In contemporary Martinique, an overseas territory of France located in the Lesser Antilles, the term bèlè is used to describe a subculture or a way of life that is organized around a rich complex of ancestral Afro-Creole drum-dance practices. In this article, the author analyzes the therapeutic functions of bèlè performance from a womanist theoretical framework in order to uncover the interrelationship among Black women’s sensual expressivity, spirituality, and emotional wellness in Martinique. This research relies on qualitative data analysis and a reflexive analytical approach to illuminate how Black women in Martinique draw from their experiences with dance to conceptualize holistic notions of health, well-being, and continuity.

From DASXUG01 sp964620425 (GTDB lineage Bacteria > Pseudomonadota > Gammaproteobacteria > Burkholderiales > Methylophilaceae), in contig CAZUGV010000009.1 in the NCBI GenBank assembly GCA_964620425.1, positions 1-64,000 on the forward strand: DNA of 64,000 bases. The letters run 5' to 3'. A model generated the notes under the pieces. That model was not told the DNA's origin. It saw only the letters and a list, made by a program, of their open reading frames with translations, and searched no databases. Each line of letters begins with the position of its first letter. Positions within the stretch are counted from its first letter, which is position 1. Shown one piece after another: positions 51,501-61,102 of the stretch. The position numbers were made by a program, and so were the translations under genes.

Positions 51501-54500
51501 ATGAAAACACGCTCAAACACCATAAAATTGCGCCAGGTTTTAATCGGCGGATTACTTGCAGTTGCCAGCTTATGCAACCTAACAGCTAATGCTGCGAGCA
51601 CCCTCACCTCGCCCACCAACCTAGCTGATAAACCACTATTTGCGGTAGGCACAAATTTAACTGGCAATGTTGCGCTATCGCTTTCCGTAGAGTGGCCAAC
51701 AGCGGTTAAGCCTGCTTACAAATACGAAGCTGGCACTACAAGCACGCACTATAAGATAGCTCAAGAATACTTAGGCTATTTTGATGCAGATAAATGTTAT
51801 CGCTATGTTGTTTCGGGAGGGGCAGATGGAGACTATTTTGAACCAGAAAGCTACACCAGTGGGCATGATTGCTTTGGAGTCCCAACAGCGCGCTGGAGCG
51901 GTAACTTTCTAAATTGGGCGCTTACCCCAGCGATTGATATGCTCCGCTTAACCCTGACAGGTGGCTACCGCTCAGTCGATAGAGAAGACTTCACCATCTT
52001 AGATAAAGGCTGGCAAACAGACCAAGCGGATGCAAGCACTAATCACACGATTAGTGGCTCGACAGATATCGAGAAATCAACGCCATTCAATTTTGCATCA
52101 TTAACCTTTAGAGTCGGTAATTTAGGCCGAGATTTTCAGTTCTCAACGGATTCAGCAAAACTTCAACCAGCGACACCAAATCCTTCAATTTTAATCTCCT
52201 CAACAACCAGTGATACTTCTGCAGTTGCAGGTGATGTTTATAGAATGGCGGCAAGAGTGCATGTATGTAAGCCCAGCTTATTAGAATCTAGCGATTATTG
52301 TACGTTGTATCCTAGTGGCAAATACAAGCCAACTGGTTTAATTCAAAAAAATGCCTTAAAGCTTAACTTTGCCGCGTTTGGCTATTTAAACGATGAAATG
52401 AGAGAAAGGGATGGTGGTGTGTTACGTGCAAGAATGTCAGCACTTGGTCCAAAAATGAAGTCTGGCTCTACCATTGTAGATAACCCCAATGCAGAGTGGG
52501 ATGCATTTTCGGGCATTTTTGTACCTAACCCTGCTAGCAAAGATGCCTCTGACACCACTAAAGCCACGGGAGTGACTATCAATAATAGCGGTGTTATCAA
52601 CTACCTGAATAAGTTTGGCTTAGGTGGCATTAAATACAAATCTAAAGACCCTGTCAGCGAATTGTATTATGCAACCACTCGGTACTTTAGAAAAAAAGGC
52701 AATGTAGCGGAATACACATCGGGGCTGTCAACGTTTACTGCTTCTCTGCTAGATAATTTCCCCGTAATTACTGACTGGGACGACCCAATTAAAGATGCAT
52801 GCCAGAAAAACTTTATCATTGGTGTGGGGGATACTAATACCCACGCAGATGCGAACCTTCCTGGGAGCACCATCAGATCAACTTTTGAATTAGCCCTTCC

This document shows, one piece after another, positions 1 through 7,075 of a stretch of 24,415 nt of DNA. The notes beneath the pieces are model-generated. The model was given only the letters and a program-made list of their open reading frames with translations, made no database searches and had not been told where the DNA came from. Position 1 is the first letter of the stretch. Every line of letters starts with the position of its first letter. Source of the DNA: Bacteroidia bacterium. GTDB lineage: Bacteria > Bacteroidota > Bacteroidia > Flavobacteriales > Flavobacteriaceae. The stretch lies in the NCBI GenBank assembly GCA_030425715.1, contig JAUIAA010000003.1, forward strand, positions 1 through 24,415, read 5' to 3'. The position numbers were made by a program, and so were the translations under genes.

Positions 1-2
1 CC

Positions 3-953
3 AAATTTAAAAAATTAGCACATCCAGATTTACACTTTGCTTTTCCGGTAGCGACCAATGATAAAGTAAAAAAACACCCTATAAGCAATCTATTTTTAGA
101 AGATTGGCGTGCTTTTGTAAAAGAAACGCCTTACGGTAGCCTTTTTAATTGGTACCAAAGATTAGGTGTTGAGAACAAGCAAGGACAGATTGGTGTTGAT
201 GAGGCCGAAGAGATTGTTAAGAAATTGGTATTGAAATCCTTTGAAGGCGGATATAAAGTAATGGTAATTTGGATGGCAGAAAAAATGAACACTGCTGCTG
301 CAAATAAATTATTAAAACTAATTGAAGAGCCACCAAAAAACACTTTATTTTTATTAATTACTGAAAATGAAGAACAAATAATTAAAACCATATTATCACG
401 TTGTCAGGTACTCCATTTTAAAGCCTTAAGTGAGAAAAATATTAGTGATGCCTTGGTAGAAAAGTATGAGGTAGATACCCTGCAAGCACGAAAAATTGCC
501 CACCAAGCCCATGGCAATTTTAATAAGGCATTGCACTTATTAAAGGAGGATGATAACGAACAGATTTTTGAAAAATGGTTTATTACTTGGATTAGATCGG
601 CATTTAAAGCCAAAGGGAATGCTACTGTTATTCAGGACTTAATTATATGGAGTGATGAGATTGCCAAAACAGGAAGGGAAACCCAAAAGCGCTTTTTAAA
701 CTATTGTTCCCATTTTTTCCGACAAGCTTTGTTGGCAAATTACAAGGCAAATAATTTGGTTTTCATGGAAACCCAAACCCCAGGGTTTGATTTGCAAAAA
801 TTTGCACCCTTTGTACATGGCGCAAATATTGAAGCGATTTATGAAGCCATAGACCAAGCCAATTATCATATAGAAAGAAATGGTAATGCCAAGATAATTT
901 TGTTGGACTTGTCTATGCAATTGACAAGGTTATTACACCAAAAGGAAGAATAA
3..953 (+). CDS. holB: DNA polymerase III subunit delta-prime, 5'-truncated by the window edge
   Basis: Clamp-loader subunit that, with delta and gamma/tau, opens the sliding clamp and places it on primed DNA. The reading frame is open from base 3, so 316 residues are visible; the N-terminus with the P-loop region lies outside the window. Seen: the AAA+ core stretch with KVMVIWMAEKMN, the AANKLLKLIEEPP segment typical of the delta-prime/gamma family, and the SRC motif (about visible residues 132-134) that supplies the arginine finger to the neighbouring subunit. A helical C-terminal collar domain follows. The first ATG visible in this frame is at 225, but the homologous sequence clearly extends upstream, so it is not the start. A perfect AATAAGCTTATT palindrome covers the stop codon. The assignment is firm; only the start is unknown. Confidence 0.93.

In a society where Black women have been historically objectified based on colonial notions of sexuality, are shamed as dependents on French public assistance, and suffer disproportionately from family violence, bèlè is an emancipatory space where women are valorized for their physical agility, competitive display, and sensual dance prowess. On the bèlè dance floor, women’s authority and erotic agency are asserted and applauded. Drawing from notions of the “healthy erotic” and the “politics of pleasure” (Morgan 2015), the author argues that this woman-centered aspect of bèlè performance has a critical therapeutic function for Black women in Martinique—interpreted as restorative sensuality in that it brings a remarkable sense of affirmation and preservation of self and community in ways that are unique to bèlè women.

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